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COVID-19-associated pulmonary aspergillosis in mechanically ventilated patients: a deadly complication
  1. Chris Kosmidis1,
  2. Martin Hoenigl2,3,4
  1. 1National Aspergillosis Centre, Manchester University NHS Foundation Trust, Manchester, UK
  2. 2Division of Infectious Diseases, Department of Internal Medicine, Medical University of Graz, Graz, Austria
  3. 3Translational Medical Mycology Research Group, ECMM Excellence Center for Clinical Mycology, Medical University of Graz, Graz, Austria
  4. 4BioTechMed, Graz, Austria
  1. Correspondence to Dr Martin Hoenigl, Medical University of Graz, Graz, 8036, Austria; hoeniglmartin{at}

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Despite effectiveness of broad-spectrum antifungal prophylaxis in those at highest risk,1 prevalence of invasive pulmonary aspergillosis continues to increase as it becomes increasingly recognised in non-immunosuppressed individuals, including those in the intensive care unit (ICU) with severe respiratory viral infection such as COVID-19.2–4

COVID-19-associated pulmonary aspergillosis (CAPA) has emerged as an important and deadly complication,5 6 triggered by specific immunological mechanisms including suppression of the type I interferon response,3 as well as depletion of B cells and consequently anti-Aspergillus fumigatus IgG7 predisposing to tissue invasion and invasive infection. As CAPA is difficult to diagnose, with conventional diagnostics from blood-lacking sensitivity,8 9 reported incidence rates varied widely depending strongly on how aggressive diagnostics from specimens of the respiratory tract were implemented and characteristics of the COVID-19 ICU population, including age.6 Despite significant variations of incidence rates between centres, large multicentre studies have found surprisingly consistent median incidence rates between 10% and 15% in patients with COVID-19 admitted with acute respiratory failure to the ICU.6 10 11 Here, Hurt et al report results of the first prospective multicentre study from the UK, enrolling 266 mechanically ventilated patients with COVID-19, and finding a CAPA incidence rate of 10.9%,12 which is well within those previously reported rates.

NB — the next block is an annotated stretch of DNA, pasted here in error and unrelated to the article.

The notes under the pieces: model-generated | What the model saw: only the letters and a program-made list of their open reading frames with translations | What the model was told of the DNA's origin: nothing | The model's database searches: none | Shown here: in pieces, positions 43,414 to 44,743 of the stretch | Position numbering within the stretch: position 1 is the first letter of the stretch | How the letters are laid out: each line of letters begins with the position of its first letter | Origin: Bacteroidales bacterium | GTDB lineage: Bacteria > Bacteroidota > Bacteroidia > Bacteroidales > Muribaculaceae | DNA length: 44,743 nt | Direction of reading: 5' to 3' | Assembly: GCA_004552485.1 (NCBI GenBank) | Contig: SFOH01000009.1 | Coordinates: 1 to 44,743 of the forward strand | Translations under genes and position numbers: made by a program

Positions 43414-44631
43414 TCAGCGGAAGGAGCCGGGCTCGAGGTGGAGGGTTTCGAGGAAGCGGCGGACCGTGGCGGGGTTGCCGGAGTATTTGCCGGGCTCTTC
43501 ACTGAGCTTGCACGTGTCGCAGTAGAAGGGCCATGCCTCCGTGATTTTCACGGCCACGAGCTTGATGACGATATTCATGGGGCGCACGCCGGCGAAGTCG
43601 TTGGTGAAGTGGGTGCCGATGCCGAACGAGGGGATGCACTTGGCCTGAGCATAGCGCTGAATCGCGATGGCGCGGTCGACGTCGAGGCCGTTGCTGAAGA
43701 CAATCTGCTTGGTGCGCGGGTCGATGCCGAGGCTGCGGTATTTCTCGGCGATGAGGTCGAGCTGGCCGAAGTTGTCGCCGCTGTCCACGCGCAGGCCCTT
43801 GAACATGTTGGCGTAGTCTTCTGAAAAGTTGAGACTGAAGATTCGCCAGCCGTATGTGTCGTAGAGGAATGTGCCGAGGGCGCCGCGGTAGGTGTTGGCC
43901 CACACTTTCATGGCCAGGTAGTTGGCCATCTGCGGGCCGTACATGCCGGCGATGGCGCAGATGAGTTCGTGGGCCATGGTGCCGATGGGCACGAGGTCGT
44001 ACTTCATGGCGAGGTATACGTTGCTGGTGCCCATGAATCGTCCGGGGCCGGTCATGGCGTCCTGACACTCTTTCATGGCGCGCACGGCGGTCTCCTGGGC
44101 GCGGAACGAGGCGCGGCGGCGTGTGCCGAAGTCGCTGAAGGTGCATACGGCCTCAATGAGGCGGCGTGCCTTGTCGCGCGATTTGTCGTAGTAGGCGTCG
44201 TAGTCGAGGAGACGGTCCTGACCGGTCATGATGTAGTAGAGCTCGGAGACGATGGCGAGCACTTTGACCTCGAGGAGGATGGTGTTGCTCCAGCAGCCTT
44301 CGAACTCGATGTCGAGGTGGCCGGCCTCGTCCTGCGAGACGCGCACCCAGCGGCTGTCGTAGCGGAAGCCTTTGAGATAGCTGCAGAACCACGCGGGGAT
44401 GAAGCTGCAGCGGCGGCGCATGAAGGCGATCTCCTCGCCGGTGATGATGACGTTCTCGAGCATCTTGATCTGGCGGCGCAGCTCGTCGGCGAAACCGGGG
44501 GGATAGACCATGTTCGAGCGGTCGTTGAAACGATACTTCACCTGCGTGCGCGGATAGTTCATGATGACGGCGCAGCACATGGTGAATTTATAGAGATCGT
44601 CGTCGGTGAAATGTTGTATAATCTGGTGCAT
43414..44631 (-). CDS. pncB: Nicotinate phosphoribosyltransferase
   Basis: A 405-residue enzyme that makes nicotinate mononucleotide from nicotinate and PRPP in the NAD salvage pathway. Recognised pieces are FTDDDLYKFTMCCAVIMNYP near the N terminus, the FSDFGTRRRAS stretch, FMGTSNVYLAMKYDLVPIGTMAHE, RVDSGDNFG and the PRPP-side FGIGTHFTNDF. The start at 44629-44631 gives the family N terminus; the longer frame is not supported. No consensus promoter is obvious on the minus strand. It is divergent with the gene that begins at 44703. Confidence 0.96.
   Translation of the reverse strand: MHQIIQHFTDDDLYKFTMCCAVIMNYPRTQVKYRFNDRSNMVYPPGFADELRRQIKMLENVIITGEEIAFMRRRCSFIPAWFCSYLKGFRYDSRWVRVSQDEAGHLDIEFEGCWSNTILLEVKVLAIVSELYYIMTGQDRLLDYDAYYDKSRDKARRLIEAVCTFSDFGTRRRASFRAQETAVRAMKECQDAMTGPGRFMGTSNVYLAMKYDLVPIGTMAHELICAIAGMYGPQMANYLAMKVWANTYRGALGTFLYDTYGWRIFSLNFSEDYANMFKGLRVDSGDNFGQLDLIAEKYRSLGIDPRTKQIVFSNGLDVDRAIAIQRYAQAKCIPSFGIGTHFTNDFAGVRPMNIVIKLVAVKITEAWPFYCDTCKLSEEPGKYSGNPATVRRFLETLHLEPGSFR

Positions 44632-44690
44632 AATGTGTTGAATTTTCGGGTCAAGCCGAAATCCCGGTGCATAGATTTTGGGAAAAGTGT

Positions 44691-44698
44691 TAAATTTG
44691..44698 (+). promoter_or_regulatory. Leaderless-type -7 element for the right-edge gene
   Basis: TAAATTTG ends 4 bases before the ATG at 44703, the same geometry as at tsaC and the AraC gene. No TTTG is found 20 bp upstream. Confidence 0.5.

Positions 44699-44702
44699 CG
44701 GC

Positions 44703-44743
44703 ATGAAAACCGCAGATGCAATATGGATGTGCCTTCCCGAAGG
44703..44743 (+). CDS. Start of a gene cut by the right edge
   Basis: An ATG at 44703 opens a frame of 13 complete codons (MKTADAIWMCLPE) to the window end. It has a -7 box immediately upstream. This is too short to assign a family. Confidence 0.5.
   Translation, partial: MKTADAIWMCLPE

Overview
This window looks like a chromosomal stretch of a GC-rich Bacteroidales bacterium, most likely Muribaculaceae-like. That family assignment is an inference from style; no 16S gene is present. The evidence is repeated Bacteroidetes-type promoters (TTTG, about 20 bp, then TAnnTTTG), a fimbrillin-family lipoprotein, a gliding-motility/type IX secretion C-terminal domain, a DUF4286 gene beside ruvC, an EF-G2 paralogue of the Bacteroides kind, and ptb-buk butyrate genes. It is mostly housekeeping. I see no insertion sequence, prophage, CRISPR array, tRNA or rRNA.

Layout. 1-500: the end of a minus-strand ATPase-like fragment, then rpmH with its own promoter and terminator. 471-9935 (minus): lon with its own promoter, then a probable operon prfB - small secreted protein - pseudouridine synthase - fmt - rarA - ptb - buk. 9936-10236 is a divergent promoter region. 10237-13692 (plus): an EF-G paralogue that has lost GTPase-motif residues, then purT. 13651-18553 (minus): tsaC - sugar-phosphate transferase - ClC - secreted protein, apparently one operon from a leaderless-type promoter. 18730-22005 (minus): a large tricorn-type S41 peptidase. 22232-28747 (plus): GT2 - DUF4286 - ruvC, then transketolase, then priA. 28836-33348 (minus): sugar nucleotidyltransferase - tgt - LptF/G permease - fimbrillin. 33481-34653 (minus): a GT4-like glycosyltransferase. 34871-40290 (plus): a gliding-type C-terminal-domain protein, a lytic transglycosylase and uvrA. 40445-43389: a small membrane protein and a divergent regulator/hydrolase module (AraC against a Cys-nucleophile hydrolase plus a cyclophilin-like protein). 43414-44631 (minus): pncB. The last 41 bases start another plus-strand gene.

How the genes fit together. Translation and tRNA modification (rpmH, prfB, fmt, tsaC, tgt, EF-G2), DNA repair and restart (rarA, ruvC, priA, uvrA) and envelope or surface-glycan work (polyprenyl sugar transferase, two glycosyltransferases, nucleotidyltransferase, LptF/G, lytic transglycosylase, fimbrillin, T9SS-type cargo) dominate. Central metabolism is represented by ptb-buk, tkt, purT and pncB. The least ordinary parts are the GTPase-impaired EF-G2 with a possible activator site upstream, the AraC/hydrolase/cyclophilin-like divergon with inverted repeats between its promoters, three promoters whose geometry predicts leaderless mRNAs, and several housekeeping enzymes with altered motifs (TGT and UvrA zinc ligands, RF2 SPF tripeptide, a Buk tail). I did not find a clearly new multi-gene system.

When it comes to risk factors for CAPA, this study did not only find that steroid dosing and receipt of an interleukin 6 inhibitor may be a strong risk factor for CAPA (both COVID-19 treatments, and particularly their combination, have been identified as independent major risk factors in earlier studies2 6 10), but also identified pre-existing chronic obstructive pulmonary disease …

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  • Contributors Both authors contributed equally to all aspects of this editorial.

  • Funding The authors have not declared a specific grant for this research from any funding agency in the public, commercial or not-for-profit sectors.

  • Competing interests CK has received speaker’s fees from Pfizer. MH received research funding from Gilead, Astellas, MSD, IMMY, Mundipharma, Scynexis, F2G and Pfizer, outside of the submitted work.

  • Provenance and peer review Commissioned; internally peer reviewed.

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